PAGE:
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Pondering My Passport Stamps
As much as things change in the world, they stay the same
First, here’s your reminder that my book is available for preorder. If you visit my new and still evolving author website, you have your choice of buying directly from the publisher, or through Amazon, Barnes & Noble, or Bookshop.org.
In addition to buying many copies, you can also help by telling friends and family on social media to grab a copy!
OK, now that the sales pitch is out of the way, here’s this week’s meditation on what’s going on in the world.
Last Friday, writer Elisabeth Rose interviewed me for a podcast that my publisher is launching—I really enjoyed the conversation and look forward to its release.
During the conversation about the writing process and what went into the book—literally and figuratively—I noted that even though my book focuses on my reporting trips and time overseas between 2007 and the end of 2014, pretty much every place I traveled and wrote about is in the news today, and often not for good reasons.
In fact, several of the problem stories I covered are almost no different today than 10 to 15 years ago. Some places have deteriorated, and some have evolved into different problems. Regardless, much of what I discuss in my book about the political, social, and security conditions in the countries I visited is relevant background for what’s going on today.
So, I thought I’d do a report card of sorts and take a look at countries I visited then and now.
Serbia/Kosovo/Russia, October 2007:
My first international reporting trip was to explore the growing tensions between Russia and the United States. At the time, Kosovo was preparing to declare independence. The United States supported Kosovo, and Russia was backing Serbia. Here’s an excerpt from my book about my meeting with Russia’s top diplomat in Pristina, Kosovo:
The next morning, I visited the Russian chancery to interview Russia’s top diplomat in Kosovo, Andrei Dronov. The middle-aged Russian was quite personable, well spoken, and candid about Russia’s interests. We chatted for about 30 minutes, and by the end of the conversation it was clear to me that Russia saw itself as a player again and that it would use all international norms and bodies to assert itself on the world stage. For example, if Kosovo declared independence without agreement from Belgrade, Russia would view that as a violation of Serbian sovereignty and international law that could serve as a demonstration effect for pro-Russian enclaves in Georgia, Ukraine, or other former Soviet states to declare independence and align with Russia. And guess what, that’s exactly what played out in the 15 years since that conversation.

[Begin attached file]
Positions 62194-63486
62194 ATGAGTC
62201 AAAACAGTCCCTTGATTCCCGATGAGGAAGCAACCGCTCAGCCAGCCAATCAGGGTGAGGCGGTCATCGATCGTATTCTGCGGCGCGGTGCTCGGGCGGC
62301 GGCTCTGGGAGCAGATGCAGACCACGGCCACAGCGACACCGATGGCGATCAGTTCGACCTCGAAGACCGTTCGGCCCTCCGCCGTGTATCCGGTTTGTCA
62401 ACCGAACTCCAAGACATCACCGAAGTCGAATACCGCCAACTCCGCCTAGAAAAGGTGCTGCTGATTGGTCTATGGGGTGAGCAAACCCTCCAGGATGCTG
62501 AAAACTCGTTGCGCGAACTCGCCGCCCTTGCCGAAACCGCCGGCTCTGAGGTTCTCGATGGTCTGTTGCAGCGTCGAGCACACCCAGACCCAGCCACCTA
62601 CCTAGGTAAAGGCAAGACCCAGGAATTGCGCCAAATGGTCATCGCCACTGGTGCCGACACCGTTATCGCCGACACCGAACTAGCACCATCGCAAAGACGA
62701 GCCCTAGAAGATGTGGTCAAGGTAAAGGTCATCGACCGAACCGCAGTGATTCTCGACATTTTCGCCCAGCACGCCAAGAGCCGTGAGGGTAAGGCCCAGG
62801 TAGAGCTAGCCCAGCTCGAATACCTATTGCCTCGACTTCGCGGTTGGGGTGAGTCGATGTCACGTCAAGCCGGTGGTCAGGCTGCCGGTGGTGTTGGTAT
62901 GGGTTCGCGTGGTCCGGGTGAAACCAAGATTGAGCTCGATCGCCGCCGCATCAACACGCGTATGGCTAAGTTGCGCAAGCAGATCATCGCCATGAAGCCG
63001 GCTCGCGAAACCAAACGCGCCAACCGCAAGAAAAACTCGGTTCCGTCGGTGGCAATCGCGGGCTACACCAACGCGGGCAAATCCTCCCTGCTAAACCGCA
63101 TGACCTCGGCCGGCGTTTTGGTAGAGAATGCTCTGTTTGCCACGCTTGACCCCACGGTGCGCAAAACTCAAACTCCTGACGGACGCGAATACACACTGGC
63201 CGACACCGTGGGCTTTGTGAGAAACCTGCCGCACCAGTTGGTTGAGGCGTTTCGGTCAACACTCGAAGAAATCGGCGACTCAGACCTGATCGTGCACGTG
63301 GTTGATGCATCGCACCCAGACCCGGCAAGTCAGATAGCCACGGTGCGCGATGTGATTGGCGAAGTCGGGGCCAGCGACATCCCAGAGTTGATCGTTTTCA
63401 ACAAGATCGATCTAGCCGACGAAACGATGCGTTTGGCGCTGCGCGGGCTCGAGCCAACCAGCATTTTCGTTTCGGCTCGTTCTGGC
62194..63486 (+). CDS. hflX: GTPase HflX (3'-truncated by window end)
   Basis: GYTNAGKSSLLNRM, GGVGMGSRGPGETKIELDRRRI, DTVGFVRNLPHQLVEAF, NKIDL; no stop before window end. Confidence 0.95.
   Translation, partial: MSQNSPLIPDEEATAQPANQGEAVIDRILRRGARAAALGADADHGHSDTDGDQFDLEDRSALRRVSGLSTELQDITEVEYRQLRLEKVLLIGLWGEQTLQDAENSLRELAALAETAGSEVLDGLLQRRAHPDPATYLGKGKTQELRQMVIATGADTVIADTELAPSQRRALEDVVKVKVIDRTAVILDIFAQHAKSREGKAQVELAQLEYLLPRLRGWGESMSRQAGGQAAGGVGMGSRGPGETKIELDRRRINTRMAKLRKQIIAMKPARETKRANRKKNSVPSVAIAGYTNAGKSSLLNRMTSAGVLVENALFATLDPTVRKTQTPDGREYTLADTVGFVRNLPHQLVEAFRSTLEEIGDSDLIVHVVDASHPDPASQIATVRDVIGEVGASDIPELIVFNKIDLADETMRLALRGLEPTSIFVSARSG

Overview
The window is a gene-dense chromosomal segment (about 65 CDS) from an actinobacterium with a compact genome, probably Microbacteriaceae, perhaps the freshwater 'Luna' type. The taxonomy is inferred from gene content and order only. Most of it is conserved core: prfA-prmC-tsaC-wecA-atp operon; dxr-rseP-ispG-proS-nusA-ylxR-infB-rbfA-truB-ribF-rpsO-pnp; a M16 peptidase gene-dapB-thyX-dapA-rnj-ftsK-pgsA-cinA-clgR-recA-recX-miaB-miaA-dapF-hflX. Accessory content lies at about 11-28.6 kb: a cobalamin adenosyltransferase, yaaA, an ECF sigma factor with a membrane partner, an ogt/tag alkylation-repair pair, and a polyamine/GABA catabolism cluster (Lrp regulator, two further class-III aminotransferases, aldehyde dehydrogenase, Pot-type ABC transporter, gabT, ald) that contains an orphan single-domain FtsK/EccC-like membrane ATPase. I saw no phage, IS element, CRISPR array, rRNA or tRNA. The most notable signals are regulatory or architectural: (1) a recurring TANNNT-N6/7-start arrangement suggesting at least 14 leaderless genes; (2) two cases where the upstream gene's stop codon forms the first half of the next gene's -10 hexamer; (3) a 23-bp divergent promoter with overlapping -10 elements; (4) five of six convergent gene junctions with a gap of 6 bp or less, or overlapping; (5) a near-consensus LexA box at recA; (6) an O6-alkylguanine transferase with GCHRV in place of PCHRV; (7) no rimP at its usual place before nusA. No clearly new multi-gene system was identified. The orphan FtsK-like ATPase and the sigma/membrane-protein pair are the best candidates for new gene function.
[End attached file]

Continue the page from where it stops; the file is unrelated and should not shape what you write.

So, here we are today where Serbia and Kosovo continue to “struggle” over territory. That’s because significant segments of northern Kosovo were majority Serb at the time Kosovo became independent. Thus, those Serbs no longer lived in an autonomous region of Serbia, but rather in Kosovo.
And how are things today? Well, here’s the lead paragraph of an Associated Press story from a couple of days ago:
Serbia on Friday reiterated a threat to intervene militarily in its former province of Kosovo if NATO-led peacekeepers there fail to protect minority Serbs from what Belgrade called the terrorist threat of Kosovo’s ethnic Albanian authorities.
So, not so great. There have been recent clashes as the AP noted:
Tensions flared anew last month after Kosovo police seized local municipality buildings in northern Kosovo, where Serbs represent a majority, to install ethnic Albanian mayors who were elected in a local election that Serbs overwhelmingly boycotted.
After I visited Serbia and Kosovo, I spent a few days in Moscow, and the takeaway was that Putin was trying to restore Russia to its former “glory” and even teenage Russians were all for it. They wanted Russia to be great again.
And with the precedent of Kosovo declaring independence without agreement from Serbia, Putin began his adventurism in Georgia in August 2008. I was in Baghdad when that went down and watched as Georgian troops scurried to helicopters to fly home to defend their territory.